Regarding the article "Carmakers Race for New Engines," Aug. 15: One is almost daily reminded of how Mustapha Mond, a World Controller of Aldous Huxley's "Brave New World," slated a brilliant scientific treatise for censorship and chose a humdrum derivative one for publication. The automotive industry leaders insist that more stringent fuel-consumption requirements are "impossible" to fulfill, largely to appease oil producers.There are now engines, like one developed by Ken Galitello of Torrington, Conn., whose beauty is that they couple electrically instead of mechanically to wheel hub motors in automobiles and trucks. Energy transmission is therefore more efficient and largely wear-free, providing perfectly apportioned all-wheel drive and nonmechanical ABS braking. Vehicles with this engine could conceivably run for a while on batteries where you don't want to burn fossil fuels. Yet Galitello is having trouble selling his product and getting development money - here in a New England state aching for industries. John F. Withey, Washington, Conn.
The net loss of 'mudholes' The editorial, "Guard the Wetlands" Aug. 19, appropriately reminds President Bush of his acknowledgment that wetlands are a public good deserving protection. While the Bush administration stated that every "mudhole" cannot be protected, it neglected to mention that without many of these "mudholes," valuable habitats would be destroyed and water contamination increased. The administration's narrow definition of wetlands could mean the loss of protection for half of the nation's remaining wetlands. President Bush cannot define away another broken campaign promise. The self-proclaimed "environment president" should stand by his promise that there would be "no ne t loss" of wetlands instead of playing with definitions to please developers and deceive the American public. Robert A. Roberts, McLean, Va.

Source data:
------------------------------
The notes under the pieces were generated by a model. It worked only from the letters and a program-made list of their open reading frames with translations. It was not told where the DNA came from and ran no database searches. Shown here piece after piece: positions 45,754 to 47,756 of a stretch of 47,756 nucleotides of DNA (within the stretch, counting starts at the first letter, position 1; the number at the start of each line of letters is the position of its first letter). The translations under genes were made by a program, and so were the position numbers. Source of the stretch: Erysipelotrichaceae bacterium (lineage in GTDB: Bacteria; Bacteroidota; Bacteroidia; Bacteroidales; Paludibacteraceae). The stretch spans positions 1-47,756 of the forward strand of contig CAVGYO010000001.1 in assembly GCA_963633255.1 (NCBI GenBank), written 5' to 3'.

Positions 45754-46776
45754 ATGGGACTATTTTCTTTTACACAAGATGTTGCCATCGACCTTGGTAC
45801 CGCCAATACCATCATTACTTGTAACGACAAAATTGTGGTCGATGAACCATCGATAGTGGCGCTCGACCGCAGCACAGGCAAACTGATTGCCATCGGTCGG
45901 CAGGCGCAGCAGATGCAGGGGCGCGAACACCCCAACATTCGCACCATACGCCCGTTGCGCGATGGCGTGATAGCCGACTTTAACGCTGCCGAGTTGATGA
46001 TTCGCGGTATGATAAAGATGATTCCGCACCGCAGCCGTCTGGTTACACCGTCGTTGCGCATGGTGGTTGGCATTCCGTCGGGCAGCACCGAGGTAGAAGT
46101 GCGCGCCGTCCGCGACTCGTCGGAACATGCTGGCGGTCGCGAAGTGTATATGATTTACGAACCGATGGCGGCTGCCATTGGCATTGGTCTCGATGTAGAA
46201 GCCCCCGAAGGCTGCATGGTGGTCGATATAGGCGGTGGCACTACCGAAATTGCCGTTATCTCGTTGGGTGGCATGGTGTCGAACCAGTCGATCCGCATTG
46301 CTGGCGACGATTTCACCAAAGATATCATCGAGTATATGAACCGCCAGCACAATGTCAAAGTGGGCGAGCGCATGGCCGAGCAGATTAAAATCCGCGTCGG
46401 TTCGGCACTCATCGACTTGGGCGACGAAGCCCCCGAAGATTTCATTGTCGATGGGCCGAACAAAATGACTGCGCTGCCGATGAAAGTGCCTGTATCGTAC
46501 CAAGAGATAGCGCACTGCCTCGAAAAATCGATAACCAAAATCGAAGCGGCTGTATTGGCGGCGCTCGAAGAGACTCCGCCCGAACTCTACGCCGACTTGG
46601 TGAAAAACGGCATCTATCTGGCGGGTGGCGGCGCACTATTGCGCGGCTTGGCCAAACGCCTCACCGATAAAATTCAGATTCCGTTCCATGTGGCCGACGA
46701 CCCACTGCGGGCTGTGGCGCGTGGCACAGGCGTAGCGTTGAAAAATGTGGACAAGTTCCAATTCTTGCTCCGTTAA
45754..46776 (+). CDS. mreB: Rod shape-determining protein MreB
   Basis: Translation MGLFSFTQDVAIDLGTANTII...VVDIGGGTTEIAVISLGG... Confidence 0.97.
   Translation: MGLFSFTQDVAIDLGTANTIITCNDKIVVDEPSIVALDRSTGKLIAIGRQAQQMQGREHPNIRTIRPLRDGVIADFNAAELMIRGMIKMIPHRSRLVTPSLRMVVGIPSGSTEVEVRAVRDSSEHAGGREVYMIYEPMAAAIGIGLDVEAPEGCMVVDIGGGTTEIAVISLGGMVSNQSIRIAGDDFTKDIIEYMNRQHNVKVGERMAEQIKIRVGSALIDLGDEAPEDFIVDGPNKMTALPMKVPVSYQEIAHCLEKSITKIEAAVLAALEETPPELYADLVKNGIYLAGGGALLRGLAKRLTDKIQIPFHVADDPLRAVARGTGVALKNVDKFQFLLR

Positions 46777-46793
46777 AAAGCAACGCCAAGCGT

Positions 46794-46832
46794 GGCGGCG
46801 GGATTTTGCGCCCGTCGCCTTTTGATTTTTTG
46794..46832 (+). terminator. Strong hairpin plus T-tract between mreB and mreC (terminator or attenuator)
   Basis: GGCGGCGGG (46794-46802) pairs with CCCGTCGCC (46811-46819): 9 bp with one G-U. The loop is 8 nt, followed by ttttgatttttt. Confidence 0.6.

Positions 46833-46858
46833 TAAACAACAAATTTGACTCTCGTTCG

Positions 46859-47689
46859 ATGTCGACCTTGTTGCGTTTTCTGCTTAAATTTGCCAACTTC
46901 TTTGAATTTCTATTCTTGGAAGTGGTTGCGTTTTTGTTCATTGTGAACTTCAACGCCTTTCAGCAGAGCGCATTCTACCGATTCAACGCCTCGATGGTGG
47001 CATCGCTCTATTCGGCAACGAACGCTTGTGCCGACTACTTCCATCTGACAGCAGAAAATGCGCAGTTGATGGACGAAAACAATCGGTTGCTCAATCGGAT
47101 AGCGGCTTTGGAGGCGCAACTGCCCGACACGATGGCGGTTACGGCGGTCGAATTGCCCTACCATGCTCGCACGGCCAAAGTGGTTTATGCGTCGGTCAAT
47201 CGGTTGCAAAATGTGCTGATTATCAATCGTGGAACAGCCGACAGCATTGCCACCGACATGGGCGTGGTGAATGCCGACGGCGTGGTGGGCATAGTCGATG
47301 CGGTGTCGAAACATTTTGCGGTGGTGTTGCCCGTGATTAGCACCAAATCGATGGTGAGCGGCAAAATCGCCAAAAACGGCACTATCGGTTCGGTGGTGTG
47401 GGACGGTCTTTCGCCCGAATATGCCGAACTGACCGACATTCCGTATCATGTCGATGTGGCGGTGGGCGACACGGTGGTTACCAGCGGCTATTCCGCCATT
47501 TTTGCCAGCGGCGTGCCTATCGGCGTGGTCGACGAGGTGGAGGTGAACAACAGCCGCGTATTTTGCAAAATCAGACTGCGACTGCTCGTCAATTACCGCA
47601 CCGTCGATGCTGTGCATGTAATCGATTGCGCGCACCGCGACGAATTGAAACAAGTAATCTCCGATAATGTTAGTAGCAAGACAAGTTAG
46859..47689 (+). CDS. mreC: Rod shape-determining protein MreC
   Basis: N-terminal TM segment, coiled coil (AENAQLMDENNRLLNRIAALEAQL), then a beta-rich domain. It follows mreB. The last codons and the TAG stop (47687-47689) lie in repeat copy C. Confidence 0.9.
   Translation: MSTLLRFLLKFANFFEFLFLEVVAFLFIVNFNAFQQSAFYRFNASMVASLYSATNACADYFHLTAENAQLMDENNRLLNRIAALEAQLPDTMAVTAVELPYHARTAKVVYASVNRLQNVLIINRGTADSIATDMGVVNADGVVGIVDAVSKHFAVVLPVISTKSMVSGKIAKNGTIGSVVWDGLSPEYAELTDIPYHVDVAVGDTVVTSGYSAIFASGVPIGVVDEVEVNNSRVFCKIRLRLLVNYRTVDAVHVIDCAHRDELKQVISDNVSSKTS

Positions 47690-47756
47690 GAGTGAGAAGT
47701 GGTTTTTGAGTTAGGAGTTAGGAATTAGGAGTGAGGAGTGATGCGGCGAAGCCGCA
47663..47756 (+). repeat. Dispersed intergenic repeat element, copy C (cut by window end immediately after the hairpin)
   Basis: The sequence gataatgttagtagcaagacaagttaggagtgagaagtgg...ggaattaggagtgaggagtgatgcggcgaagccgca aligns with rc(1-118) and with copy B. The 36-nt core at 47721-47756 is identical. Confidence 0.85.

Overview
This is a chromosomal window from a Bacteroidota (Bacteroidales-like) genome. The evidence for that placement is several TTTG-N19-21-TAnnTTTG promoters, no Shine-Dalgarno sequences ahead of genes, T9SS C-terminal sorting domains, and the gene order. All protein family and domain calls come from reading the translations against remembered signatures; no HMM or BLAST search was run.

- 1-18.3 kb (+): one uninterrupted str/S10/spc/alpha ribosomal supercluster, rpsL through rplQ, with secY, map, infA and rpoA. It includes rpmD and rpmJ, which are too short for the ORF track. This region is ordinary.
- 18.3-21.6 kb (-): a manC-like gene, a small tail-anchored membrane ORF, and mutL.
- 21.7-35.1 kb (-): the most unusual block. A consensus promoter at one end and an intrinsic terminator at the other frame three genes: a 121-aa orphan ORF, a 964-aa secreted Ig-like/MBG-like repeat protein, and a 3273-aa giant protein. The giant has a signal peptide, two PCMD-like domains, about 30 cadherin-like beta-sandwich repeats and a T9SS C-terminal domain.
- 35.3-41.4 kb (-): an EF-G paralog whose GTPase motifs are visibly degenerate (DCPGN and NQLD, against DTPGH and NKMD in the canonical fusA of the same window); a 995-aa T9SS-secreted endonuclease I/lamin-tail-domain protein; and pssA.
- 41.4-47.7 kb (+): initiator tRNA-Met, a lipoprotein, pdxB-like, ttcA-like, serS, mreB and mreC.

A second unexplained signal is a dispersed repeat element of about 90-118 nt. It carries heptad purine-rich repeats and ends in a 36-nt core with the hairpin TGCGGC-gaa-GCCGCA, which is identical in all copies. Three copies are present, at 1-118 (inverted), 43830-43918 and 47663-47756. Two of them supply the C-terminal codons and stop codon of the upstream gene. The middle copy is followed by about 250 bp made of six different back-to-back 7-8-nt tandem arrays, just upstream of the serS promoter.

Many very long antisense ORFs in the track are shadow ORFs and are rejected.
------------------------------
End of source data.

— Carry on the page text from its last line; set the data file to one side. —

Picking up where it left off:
The Iraq baby-formula solution? The article "Despair Is Deep in Postwar Iraq," July 22, contains this comment about a woman struggling to feed her family: "She has just given birth to her eighth baby, and she is not sure how her husband, who earns 90 dinars a month, can provide baby formula for the child." The issue of getting enough baby formula seems to be a constant one for Iraq; formula was one of the first items Saddam mentioned when he spoke last fall of the negative effects of the embargo on Iraqis. In all the discussion of the political and humanitarian issues surrounding the Iraqi crisis, I have yet to see anyone ask why these women are not nursing their babies. Being dependent on imported baby formula seems ludicrous given the fact that women the world over possess mammary glands which exist for the sole purpose of producing the optimal food for infants. It is a tragedy for families with so little money to spend precious resources on baby formula, which is, after all, only an artificial, imperfect simulation of breast milk. Nicky Hardenbergh, Manchester, Mass.